V-Mac

Vincent C. McDonald Jr. (born September 15, 1988), also known by his stage name V-Mac, is a Bahamian rapper, singer, producer, entrepreneur, media executive, talk show host, philanthropist and motivational speaker.

McDonald was born in Nassau, The Bahamas to a middle class family. At birth, doctors discovered that he had glaucoma which blinded him in both eyes. McDonald spent a great deal of infancy in and out of surgery and doctors were eventually able to give him sight in his left eye. His right eye however, was replaced with a prosthetic. His parents were overprotective of their son and McDonald admits that he was steered to more indoor activities instead of rough-and-tumble outdoor sports. Being indoors however, allowed VMac to develop a keen sense of creativity.

At five, McDonald’s parents gave him a drum set for Christmas. Unknowingly, they had given him the key to unlock what many have described as a “prodigious and prolific” talent in music and entertainment. He taught himself to play and by age eight, he’d organized his first concert on his lawn. Taking the advice of family members and friends who recognized that he had a genuine talent, he enrolled in Grey’s Music School where he took vocal lessons.

Before turning 15, McDonald developed a following, particularly in the gospel arena. By this time, he’d also learned to play the keyboard by ear and was writing his own songs. He began accepting invitations to perform at church and youth events as a musician. After hearing the story of his struggles immediately after birth, he was asked to speak publically in many forums as a youth motivational speaker. McDonald began using the name V-Mac, a juxtaposition of his first and last names around this time. He was also gaining respect for helping out behind the scenes with faulty equipment and seeing the lack of professionalism and organization at some events, he ventured into the production industry.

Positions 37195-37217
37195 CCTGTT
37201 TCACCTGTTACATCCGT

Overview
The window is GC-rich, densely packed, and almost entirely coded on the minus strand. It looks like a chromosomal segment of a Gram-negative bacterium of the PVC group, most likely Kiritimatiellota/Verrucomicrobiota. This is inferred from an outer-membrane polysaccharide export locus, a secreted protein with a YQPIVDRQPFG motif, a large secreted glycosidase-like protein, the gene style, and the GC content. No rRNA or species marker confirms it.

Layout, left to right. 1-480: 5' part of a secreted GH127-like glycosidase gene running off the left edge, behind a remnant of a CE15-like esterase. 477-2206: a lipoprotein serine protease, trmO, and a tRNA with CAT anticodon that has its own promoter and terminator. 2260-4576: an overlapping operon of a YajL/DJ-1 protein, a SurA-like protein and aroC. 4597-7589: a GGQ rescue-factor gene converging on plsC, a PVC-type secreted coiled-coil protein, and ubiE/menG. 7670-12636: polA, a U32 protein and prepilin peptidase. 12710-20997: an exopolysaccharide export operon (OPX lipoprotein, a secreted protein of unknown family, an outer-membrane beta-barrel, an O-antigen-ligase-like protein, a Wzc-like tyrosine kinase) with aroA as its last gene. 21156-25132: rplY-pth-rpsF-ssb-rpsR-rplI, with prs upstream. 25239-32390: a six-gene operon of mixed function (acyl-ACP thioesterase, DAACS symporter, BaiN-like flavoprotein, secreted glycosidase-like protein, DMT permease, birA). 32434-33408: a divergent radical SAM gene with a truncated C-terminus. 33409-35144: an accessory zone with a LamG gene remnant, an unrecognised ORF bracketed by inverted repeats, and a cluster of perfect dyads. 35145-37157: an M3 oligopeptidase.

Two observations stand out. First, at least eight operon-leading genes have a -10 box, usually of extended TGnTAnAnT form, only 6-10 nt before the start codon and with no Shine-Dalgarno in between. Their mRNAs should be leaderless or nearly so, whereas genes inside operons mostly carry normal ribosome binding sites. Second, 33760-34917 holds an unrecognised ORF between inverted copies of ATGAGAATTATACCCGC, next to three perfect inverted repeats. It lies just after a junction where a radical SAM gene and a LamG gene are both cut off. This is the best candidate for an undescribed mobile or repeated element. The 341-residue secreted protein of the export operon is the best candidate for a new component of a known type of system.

This led to the official development of V-Mac Productions and Extreme Youth Entertainment. At the time, McDonald was the youngest gospel producer, singer, performer, record label owner in the Bahamian gospel genre – all while was still a freshman in high school. He began balancing the demands of producing events and school with his new found hobby of media and television. The demands for performing and public speaking grew and McDonald also became a role model for a new wave of young gospel singers who combined modern elements with classic styles. Considering him peer instead an old industry head, he began entertaining requests to help launch careers through music production, songwriting, composing and arranging, stage set up and music video production.

After getting all of the camera equipment he needed in place, 16 year-old McDonald became the youngest Bahamian to host, film, direct and executive produce a nationally televised series with his Extreme Youth TV, which aired one new and one repeat episode a week. The show’s premise was to provide teens with an uplifting word and to also take them behind the scenes of concerts, introduce them to the Bahamian archipelago and introduce new artists and music.

After the overwhelming success of his television show, McDonald decided the time was right to bring out his own project. His premiere album Elevation quickly climbed to the top of the charts in The Bahamas and Caribbean and launched him as a bonafide international artist. Offers poured in and he delivered well received performances in Florida, USA; Toronto, Canada; Antigua and The Cayman Islands.

In 2010, McDonald took on two major projects – launching his own internet radio station www.ultimatevibes.com and putting forth his sophomore album The Way We Praise. As of 2011, McDonald’s station broke another record as one of the most popular Bahamian-owned stations amongst Bahamian youth.

Throughout his career, McDonald has made no apologies for his Christian faith, something he credits to his success. He also has given back to the community, particularly to those with visual impediments. He has worked closely with several groups including the Foundation for Blind and Visually Impaired Children and the Erin H. Gilmour School for the Blind.

Last modified onWednesday, 28 June 2017 13:08
More in this category: « Jonathan Farrington J Square »

Leave a comment